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The Asian tiger mosquito can spread dengue fever, among other things

Photo: Roger Eritja / IMAGO

At high temperatures, some pathogens and their vectors feel particularly comfortable - such as bacteria, mosquitoes and ticks. This could become a problem for the health of the population in Germany, as a report published on Thursday by the Robert Koch Institute (RKI) shows.

This is because global warming is causing some bacterial pathogens to multiply in this country and for animals that transmit infectious diseases to spread. According to the report, this increases the risk of infectious diseases. "We are facing a really big challenge, also for our health care system," said co-author Elke Hertig on Wednesday at the presentation of the results.

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The publication is the first part of the three-part assessment report "Climate Change and Health" coordinated by the RKI and has been published in the "Journal of Health Monitoring". The remaining two parts are to be published later this year. Numerous scientists were involved in the report and compiled the current state of knowledge on the possible effects of climate change on human health.

Rising temperatures are already favoring the spread of some animals that are atypical in Germany, said co-author Klaus Stark. "Certain new tick species are advancing into Germany," said the RKI epidemiologist. For example, the Hyalomma tick, which, according to Stark, did not occur in Germany until a few years ago and can transmit bacterial pathogens from typhus. "In recent years, there have been clear trends that some climate-sensitive pathogens have increased."

More heat waves, more antibiotic resistance

The Asian tiger mosquito will also occur more frequently in Germany – it can pass on pathogens of dengue fever and yellow fever or the Zika virus to humans. "That doesn't mean that we're going to have immediate transmission cases in Germany in the next year or two." However, he could not rule this out.

In addition, according to the authors, climate change entails numerous other risks – for example, through an increase in bacterial resistance or the proliferation of vibrios in water. These include, for example, the bacterium Vibrio vulnificus, which occurs naturally in seawater and brackish water – increasingly at temperatures above around 20 degrees.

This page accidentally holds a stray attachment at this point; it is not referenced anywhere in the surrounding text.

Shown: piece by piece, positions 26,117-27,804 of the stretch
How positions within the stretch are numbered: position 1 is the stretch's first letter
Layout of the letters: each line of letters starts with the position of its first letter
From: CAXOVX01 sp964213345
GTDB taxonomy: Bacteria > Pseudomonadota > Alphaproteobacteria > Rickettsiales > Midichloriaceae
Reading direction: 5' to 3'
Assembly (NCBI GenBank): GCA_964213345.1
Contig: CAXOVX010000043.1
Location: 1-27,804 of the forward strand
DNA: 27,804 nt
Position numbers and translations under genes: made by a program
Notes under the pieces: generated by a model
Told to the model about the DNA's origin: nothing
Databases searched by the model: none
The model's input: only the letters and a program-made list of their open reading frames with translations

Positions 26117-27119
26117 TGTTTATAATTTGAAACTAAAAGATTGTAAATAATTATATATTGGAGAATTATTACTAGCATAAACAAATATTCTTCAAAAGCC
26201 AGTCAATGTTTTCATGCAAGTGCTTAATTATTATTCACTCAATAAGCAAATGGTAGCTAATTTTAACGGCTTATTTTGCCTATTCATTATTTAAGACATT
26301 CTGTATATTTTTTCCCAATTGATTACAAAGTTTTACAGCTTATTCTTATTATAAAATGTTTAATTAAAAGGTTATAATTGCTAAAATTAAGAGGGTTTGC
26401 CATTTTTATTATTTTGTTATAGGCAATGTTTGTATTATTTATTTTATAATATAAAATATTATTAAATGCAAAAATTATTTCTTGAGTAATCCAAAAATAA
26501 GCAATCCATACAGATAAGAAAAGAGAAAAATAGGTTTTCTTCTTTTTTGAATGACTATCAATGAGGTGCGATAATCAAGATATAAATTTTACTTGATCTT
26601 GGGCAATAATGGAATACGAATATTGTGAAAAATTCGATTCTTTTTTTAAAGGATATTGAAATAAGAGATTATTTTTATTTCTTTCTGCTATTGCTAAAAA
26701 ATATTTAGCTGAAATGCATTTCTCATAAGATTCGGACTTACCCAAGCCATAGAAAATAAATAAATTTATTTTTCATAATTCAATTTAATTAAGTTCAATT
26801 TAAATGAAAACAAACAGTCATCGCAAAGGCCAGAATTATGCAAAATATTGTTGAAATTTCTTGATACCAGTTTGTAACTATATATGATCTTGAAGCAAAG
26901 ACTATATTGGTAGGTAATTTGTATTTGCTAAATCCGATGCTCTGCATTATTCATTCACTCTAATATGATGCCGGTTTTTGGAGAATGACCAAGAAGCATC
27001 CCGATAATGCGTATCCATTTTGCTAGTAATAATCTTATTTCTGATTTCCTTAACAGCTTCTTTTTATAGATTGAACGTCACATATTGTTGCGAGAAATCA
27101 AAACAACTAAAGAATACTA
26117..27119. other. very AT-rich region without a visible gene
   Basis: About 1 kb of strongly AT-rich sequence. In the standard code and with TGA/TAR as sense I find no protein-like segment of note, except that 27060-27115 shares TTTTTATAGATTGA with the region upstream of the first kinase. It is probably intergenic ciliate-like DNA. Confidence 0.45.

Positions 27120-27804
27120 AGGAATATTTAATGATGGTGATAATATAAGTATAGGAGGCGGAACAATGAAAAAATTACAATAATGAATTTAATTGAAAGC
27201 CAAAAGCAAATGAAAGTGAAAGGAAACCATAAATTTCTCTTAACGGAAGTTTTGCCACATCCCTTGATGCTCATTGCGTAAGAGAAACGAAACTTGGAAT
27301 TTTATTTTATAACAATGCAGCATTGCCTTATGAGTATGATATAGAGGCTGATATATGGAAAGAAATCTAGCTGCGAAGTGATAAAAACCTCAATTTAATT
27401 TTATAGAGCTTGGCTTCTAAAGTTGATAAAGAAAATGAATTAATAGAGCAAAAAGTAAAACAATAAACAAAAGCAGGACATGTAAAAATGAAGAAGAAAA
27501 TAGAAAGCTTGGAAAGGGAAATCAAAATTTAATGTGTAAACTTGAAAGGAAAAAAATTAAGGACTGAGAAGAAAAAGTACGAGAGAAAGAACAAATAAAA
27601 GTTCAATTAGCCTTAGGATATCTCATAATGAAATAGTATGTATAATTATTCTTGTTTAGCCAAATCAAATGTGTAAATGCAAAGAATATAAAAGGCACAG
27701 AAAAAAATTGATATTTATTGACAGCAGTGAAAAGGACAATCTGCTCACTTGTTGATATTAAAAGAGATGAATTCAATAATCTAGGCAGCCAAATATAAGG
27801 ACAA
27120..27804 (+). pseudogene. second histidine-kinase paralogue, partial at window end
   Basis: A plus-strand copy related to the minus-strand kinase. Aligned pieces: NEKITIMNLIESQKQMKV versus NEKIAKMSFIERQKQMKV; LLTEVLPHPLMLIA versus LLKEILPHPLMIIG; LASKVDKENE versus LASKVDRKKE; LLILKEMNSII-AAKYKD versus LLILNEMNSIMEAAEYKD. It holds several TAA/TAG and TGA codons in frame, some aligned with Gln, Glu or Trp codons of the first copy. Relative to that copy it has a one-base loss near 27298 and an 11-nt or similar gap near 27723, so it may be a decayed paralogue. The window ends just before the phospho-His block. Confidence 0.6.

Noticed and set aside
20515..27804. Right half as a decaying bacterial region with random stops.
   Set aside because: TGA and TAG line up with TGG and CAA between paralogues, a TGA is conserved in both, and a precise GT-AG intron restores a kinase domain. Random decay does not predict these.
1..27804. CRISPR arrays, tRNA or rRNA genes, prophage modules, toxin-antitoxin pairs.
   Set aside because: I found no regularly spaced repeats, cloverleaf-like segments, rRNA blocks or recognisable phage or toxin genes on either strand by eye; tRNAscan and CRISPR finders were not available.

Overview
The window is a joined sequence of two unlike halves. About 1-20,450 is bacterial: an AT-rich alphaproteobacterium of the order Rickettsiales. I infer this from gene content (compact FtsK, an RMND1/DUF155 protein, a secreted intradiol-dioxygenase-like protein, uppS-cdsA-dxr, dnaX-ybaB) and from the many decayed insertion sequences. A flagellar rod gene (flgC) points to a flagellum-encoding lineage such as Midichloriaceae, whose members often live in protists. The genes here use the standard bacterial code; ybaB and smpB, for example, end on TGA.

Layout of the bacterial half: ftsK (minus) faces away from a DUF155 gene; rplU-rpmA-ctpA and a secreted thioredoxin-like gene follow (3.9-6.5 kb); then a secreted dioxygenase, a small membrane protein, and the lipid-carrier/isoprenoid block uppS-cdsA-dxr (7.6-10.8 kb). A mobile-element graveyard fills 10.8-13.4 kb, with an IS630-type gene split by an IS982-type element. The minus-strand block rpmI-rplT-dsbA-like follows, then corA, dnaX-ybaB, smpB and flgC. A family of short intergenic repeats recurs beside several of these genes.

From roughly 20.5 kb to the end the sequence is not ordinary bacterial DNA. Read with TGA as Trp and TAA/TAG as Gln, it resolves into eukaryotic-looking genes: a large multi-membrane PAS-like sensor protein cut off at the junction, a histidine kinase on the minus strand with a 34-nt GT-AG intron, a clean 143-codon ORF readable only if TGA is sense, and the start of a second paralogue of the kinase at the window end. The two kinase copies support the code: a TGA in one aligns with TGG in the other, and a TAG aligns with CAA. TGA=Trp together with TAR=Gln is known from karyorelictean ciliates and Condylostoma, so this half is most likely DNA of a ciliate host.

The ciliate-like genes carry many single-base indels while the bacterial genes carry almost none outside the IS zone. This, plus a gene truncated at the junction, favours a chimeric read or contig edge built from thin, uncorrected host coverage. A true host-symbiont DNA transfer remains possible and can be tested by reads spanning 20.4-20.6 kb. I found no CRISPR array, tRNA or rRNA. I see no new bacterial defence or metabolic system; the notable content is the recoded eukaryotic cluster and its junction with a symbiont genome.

Even through very small wounds, these pathogens can penetrate the skin, as Stark explains. "In older people or people with a weakened immune system, these infections can lead to severe wound infections or severe blood poisoning, which must be treated quickly with antibiotics," says the RKI expert. If treatment is not immediate, people could die from the infection.

According to the report, heat waves may also increasingly pose a serious health risk in the future. Older people and people with pre-existing conditions are particularly at risk, said Elke Hertig. Currently, there are two to three heat waves a year in Germany. Depending on the progress of global warming, there could be up to four or even six heat waves per year by the end of the century. Last year, heat waves caused about 4500 deaths in this country, according to RKI data.

According to Hertig, in order to reduce climate-related health risks for people in Germany in the future, it is important that the population reacts to climate change, among other things by informing themselves or protecting themselves through vaccinations. On the other hand, an attempt must be made to keep global warming as low as possible. Because: "Climate protection is the most effective health protection," the scientist summed up.